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Otherwise, the benchmark shows a somewhat good load possible. At 7500 users, it's still possible to send a few dozen thousand messages per second. The bottleneck will probably be the web server, which means the code is //fast enough//, especially given real users aren't likely to be spamming that much. Most of the memory consumption (not shown here) appears to be from the messages sent and the history kept by each user (10 messages).
+The second benchmark is the [[http://bitbucket.org/ferd/chut/src/tip/src/benchmark_real.erl|Realistic benchmark]].
+The realistic benchmarks operate in a manner similar to the stress benchmarks, but there is a 5 seconds delay between each message sent by any user. The idea is to see whether the number of messages sent/received on a average stay constant when we augment the number of users in a system. This should be a decent test of latency and of how many users can be supported in a more realistic scenario.
+Here my guess about why I get more messages received than sent is that a sent message generates one 'sent' event, counted as a received message. What that means is that because the 'sent' event takes less time than the 'receive' event to show up (no lookup needed), when I send the termination signal, the synchronization between what was sent and received is always off.
+The proof of this rests in how there is not much variation in the rate of Sent/Received depending on how long the test runs:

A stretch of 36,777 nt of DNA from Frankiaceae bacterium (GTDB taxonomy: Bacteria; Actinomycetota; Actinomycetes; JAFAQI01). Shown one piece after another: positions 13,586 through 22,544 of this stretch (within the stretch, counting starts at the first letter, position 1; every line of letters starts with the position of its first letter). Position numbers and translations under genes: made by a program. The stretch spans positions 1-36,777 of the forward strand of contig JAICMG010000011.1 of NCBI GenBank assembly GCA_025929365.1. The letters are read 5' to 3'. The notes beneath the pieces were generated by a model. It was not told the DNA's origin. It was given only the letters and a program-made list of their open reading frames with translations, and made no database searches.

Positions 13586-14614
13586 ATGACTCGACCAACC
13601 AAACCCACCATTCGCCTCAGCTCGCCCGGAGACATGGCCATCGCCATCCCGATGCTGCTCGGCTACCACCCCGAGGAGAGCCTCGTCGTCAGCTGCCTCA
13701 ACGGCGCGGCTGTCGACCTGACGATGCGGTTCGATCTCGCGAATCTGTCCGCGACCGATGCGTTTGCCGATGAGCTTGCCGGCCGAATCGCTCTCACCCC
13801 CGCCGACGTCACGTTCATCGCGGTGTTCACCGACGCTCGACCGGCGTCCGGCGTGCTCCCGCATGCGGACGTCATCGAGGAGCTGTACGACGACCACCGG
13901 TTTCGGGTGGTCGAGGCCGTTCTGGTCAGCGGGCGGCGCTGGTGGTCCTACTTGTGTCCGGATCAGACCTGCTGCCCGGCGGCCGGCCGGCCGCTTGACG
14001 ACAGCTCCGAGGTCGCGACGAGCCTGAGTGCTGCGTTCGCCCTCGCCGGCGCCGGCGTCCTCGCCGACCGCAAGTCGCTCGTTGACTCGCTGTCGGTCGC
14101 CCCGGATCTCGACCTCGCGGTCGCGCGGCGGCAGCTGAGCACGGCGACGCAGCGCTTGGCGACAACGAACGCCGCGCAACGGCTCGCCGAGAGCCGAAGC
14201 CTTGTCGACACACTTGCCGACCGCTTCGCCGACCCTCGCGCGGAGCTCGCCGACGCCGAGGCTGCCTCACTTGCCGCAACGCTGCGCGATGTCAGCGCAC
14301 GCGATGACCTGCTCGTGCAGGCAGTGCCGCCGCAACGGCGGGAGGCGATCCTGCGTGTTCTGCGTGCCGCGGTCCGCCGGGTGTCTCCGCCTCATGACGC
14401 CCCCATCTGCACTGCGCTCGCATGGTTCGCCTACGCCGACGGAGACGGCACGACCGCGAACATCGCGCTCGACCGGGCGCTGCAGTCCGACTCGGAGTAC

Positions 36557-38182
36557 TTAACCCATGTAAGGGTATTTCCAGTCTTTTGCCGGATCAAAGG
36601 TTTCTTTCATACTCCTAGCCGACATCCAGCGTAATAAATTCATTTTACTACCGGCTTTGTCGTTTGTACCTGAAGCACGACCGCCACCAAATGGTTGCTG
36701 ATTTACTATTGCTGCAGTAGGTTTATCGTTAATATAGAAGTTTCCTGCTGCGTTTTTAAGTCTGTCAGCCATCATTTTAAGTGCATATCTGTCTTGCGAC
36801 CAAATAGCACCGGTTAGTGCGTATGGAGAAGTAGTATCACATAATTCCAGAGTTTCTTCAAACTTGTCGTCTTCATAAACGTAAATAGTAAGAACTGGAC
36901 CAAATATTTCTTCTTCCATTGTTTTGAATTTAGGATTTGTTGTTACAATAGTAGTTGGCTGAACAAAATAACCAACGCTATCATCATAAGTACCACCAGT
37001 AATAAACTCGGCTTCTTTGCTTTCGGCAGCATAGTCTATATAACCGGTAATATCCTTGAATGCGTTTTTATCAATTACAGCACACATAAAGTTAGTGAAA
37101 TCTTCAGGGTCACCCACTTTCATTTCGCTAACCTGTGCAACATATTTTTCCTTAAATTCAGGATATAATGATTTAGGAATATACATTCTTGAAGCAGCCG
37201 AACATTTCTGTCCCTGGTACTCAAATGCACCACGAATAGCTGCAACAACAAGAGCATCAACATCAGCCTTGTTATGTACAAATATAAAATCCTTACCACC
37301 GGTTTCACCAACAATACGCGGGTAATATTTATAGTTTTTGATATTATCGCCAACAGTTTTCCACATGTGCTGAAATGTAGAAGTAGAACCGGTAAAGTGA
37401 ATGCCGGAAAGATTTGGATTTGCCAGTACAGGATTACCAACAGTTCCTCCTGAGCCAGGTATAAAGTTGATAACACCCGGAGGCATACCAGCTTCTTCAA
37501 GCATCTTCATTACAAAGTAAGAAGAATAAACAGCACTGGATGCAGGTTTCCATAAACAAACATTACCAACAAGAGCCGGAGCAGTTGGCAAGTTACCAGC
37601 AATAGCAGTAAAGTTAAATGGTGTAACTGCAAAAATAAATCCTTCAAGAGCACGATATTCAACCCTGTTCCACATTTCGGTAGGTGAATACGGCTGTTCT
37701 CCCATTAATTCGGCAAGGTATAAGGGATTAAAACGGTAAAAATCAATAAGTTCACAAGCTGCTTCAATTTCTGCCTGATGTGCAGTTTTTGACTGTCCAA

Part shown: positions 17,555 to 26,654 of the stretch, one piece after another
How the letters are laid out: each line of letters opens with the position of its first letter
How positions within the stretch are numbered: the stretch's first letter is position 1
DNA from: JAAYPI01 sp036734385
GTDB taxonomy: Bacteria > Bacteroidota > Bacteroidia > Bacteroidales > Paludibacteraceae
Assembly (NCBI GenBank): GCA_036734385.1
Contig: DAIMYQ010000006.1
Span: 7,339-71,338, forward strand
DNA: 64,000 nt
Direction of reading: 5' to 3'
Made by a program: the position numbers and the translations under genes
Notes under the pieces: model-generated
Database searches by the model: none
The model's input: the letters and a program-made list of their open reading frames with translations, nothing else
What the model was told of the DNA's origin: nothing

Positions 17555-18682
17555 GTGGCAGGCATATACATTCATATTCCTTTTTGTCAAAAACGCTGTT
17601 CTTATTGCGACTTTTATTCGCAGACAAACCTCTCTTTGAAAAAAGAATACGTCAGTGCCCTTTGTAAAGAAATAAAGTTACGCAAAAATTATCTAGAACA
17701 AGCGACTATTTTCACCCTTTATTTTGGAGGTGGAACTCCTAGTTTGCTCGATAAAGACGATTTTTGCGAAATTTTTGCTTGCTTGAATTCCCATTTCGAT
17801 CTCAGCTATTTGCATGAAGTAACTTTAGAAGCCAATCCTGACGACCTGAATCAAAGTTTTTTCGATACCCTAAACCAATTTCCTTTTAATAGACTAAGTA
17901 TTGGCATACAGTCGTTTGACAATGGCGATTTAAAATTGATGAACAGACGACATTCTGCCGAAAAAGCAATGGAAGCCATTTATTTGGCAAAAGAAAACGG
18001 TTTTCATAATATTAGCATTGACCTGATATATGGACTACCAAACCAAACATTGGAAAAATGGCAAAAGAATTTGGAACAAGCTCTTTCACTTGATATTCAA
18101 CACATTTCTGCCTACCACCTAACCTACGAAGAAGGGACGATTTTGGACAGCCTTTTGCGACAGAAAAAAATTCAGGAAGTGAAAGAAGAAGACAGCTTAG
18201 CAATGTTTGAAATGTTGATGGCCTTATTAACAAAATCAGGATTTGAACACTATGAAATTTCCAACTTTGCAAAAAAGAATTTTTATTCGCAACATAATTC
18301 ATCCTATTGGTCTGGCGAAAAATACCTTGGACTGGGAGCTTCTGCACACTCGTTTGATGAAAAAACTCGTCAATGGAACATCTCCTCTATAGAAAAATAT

+Where the ratios are of 0.947, 0.946 and 0.965, respectively. The difference in what's sent and received doesn't seem to depend on time, groups or clients. Thus the cutoff point must be the next rational error cause. Now let's carry on with the benchmarks...
+Still no change in the stats. Let's push it to 15 000 users (you need to raise the default process limit: we have 15000*3+750 processes (Users * supervisors + groups + ...) = 45 750 + ... Given the limit is 32 768 by default, we've gotta go higher. Restart the VM with 'erl +P 75000' and then it can be run:
+The send/received ratios remain similar, and the average per client too. The core of the chat server can thus theoretically handle over 15 000 users sending each other messages every 5 second without too much degradation in response time per user. Note that at that point, the shut down of processes became a bit hard on my laptop and user timeouts started appearing (after the results were done and clients disconnected). Real world trials would be needed to further show reliability of Chut's core, but so far I'm pretty satisfied with the results.